Agribusiness

Wheat prices strengthen but dry weather persists

Higher wheat prices and improved dairy auction results were offset by poorer livestock prices and weakness in sugar and cotton to leave the NAB Rural Commodities Index unchanged in June 2017.

The latest Rural Commodities Wrap from NAB Agribusiness reveals wheat prices rose 8.2 per cent in June 2017 amid concerns about US and European conditions, while dairy export prices climbed 5.5 per cent.

NAB Agribusiness Economist, Phin Ziebell, said local wheat prices have strengthened beyond international markets and bear close observation over the coming weeks.

“Global wheat prices bottomed out in the second half of 2016 due to global oversupply but local prices have now increased more than 10 per cent,” Mr Ziebell said.

“This is due, in part, to dry weather in the United States as well as domestic concerns around the very dry start to winter.

“NAB’s weighted dairy export price indicator had another solid gain in June 2017 after rising 9.1 per cent in May 2017, but it’s important to emphasise this reflects dairy export prices, not farm gate opening prices.”

Beef prices trended slightly downwards in June 2017 amid dry weather and mixed export market prices, and the Eastern Young Cattle Indicator is now lower than the same time in 2016.

Sugar prices had another bad month, down 15.0 per cent in June 2017 as a result of stronger global supply and subdued crude oil denting ethanol prices.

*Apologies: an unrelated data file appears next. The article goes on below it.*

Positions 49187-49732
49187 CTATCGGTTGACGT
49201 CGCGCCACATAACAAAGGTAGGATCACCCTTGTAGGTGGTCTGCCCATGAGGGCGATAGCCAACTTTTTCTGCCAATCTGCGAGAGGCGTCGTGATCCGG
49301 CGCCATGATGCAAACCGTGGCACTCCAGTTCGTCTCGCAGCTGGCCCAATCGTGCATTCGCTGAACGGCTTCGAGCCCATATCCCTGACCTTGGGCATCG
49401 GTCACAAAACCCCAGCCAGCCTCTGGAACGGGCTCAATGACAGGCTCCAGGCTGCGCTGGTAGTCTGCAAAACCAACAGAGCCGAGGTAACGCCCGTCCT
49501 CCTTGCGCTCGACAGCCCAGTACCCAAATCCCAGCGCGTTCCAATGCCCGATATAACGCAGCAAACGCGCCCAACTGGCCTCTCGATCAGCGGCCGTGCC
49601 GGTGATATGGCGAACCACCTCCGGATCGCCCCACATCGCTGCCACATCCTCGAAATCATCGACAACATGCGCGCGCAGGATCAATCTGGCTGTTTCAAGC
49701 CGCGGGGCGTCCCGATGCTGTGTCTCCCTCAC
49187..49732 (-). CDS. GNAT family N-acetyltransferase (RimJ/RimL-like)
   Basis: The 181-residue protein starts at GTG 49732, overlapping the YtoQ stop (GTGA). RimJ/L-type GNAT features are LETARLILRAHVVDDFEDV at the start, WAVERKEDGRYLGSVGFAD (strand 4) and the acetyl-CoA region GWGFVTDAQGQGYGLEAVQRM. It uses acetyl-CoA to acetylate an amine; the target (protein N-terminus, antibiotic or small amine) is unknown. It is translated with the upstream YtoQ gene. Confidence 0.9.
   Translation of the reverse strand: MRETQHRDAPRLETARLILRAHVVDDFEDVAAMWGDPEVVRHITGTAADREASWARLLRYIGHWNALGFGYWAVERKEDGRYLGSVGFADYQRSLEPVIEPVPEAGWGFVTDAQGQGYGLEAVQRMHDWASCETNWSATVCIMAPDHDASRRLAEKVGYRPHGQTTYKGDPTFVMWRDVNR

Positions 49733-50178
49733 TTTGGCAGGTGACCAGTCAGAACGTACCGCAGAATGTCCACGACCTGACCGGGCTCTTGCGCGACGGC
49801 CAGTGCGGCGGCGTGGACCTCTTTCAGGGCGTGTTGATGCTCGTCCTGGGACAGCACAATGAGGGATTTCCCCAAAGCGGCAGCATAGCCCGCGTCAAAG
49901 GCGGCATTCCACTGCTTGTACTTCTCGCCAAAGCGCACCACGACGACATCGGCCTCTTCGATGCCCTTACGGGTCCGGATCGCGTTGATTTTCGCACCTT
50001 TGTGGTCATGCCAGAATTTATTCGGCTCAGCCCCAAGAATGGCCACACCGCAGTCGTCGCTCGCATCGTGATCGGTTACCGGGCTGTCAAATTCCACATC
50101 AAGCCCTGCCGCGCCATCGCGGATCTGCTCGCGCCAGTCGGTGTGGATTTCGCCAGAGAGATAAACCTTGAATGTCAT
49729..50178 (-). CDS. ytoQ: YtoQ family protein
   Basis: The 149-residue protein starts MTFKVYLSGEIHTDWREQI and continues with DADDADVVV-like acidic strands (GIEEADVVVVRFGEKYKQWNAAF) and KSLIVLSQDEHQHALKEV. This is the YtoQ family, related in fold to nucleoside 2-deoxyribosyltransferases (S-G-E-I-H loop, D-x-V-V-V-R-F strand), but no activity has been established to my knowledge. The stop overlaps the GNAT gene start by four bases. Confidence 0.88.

Fibres also had a weaker month price-wise.

The wool market continues to see some of the best conditions in decades, but the Eastern Market Indicator slipped 1.5 per cent in June 2017, and cotton prices were down 5.8 per cent in AUD terms.

Mr Ziebell said the lack of rainfall across much of Australia is a major issue for producers at the moment and the Bureau of Meteorology’s three month outlook for July to September 2017 shows below average rainfall for much of southern Australia.

“Cropping operations across much of the country desperately need rain and the dry conditions have seen cattle slaughter reach a 28 week high.

“Dairy production could also come under pressure in the coming months if pasture growth is below average.”

NAB believes the strength in the AUD is unlikely to survive any meaningful recovery in the US dollar, and maintains its prediction of USD 0.70 at the end of 2017.

The bank is also maintaining its forecast for no increases in official interest rates until mid-2019.

Source: NAB

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